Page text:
Following are UN Secretary-General António Guterres’ remarks to the African Union Peace and Security Council’s meeting on combating the transnational threat of terrorism in Africa, in Addis Ababa today:
It is an honour to take part in this meeting of the African Union Peace and Security Council. I welcome your focus on a comprehensive approach to combating the transnational threat of terrorism in Africa. Let me begin with three overarching points.
First, we know nothing justifies terrorism. No cause or grievance can ever excuse the indiscriminate targeting of civilians, the destruction of lives and livelihoods, and the creation of panic for its own sake.
Second, we know that terrorism has unfortunately been with us in different forms across ages and continents. But modern terrorism is being waged on an entirely different scale. It has become an unprecedented threat to international peace, security and development.
Third, we know modern terrorism is not only different in degree, but also different in nature — having grown more complex, and with new modus operandi. And the linkages between terrorism and transnational organized crime are growing every day.
The world should never forget that the vast majority of terrorist attacks take place in developing countries. The communities, victims and survivors of terrorism are very much in our hearts.
The devastating consequences of the threat posed by terrorism in Africa demand collective and comprehensive action. No single nation, institution, or organization can defeat terrorism in Africa or anywhere else. We need a sustained, cooperative and coordinated approach in tackling this menace.
The African Union is a vital partner in confronting the global challenge posed by terrorist groups. As I have said from day one as Secretary-General, we needed a higher platform of cooperation with the African Union. And I am proud that we are indeed building that platform across the range of challenges and opportunities confronting this great continent.
Last year, we signed the Joint United Nations-African Union Framework for an Enhanced Partnership in Peace and Security. The Framework includes cooperation in the field of countering terrorism and preventing violent extremism. I believe this work can be strengthened even further with a memorandum of understanding setting out a road map for future collaboration and capacity-building support on countering terrorism within the context of that Framework.
L’une des premières réformes que j’ai entreprises a été de créer un Bureau de lutte contre le terrorisme.
En collaboration étroite avec l’Union africaine et d’autres partenaires, ce bureau a mis au point des stratégies régionales et des plans d’action nationaux de prévention du terrorisme et de l’extrémisme violent dans la Corne de l’Afrique et en Afrique centrale et australe.
Le Bureau a intensifié l’aide apportée à plusieurs pays d’Afrique, notamment le Mali et le Nigéria, pour qu’ils renforcent leurs capacités aux niveaux national et régional.
Pour ce faire, le Bureau s’est appuyé sur des instances telles que l’Initiative d’assistance intégrée pour la lutte antiterroriste, qui permet de mobiliser l’ensemble des organismes des Nations Unies à l’appui des États Membres qui en font la demande. Une stratégie d’assistance intégrée est en cours d’établissement pour aider le G5 Sahel à lutter contre le terrorisme dans la sous-région, dont la vulnérabilité est notamment due au retour des combattants terroristes étrangers.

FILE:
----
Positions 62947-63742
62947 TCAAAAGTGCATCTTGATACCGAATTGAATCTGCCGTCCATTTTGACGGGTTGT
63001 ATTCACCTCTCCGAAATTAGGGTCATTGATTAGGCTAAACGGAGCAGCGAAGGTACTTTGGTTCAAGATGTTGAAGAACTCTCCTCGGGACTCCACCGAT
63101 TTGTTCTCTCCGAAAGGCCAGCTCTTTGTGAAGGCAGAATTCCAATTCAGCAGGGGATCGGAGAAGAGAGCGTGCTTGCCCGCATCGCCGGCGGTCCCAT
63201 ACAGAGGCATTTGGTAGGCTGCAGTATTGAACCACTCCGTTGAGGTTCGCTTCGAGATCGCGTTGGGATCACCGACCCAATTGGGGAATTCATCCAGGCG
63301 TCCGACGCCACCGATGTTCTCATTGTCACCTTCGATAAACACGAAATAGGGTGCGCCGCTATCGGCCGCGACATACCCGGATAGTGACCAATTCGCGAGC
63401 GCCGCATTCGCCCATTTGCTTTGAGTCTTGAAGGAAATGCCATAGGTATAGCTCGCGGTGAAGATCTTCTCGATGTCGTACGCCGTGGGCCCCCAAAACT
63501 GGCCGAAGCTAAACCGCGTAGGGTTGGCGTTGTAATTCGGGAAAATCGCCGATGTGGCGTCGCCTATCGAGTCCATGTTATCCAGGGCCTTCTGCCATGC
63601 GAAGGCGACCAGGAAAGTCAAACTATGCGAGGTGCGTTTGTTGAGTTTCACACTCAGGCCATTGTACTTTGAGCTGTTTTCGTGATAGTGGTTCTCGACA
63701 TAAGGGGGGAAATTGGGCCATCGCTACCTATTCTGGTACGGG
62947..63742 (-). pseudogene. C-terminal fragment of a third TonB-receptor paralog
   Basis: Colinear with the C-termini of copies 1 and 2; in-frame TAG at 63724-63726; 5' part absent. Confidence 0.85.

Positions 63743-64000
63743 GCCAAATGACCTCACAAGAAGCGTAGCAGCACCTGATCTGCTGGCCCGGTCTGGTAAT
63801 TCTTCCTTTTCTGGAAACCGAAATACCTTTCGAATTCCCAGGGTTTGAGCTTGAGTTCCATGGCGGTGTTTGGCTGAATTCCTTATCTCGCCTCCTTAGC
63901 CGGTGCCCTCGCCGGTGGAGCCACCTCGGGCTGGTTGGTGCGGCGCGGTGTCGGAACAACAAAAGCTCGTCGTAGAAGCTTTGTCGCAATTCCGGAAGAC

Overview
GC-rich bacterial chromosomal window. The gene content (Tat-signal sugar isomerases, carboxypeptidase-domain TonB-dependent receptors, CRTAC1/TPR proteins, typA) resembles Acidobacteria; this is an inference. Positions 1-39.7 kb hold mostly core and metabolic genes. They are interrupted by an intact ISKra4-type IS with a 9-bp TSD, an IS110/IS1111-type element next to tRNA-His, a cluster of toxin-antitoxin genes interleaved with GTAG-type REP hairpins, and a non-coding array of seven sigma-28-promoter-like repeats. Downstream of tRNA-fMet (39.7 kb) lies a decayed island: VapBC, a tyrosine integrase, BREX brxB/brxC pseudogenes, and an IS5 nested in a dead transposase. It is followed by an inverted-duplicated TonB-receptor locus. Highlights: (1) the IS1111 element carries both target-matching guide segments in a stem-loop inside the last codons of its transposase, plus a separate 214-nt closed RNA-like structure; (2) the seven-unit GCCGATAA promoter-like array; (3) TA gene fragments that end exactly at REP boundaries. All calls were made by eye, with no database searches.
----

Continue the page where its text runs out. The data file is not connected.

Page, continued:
Looking ahead, I believe a comprehensive approach to combating the transnational threat of terrorism in Africa can be developed around four key priorities.
First, by addressing the deficit in international counter-terrorism cooperation at the global, regional and national levels. In June, I will convene the first-ever United Nations summit of heads of counter-terrorism agencies to build on Member States’ priorities and our discussion today. Our goal is to enhance cooperation and the exchange of information, and develop new and innovative ways to tackle terrorism.
Second, success in countering terrorism will be greatly advanced through ratification of existing legal counter-terrorism instruments, conventions and protocols. The United Nations is ready to provide the support needed to the African Union and Member States to implement these instruments.
Third, the threat posed by terrorism requires addressing the root causes and underlying conditions. I welcome the growing emphasis by the African Union and African Member States to address the drivers of violent extremism. It is crucial that our efforts include tackling the lack of economic opportunities, including extreme poverty, marginalization, exclusion and discrimination, while ensuring respect for international humanitarian law and human rights.
Fourth and finally, we must place a special focus on expanding opportunities for young people — especially since youth under the age of 25 form the largest demographic group in most developing countries and they are often the ones most at risk of being recruited and radicalized by terrorists. Strategic investments in education and employment for young men and women are essential.
Resource mobilization for counter-terrorism efforts is also critical. After all, terrorism is not only a threat to peace and security but also to sustainable development. I call on the international community to mobilize resources in support of African countries as they strive to balance security and development.
Let me conclude by once again expressing my profound gratitude to the African Union for its cooperation and to African Member States for your commitment and contributions in tackling terrorism and violent extremism.
We face a serious challenge — but I believe it is one that we can meet with solidarity, common action and a shared resolve.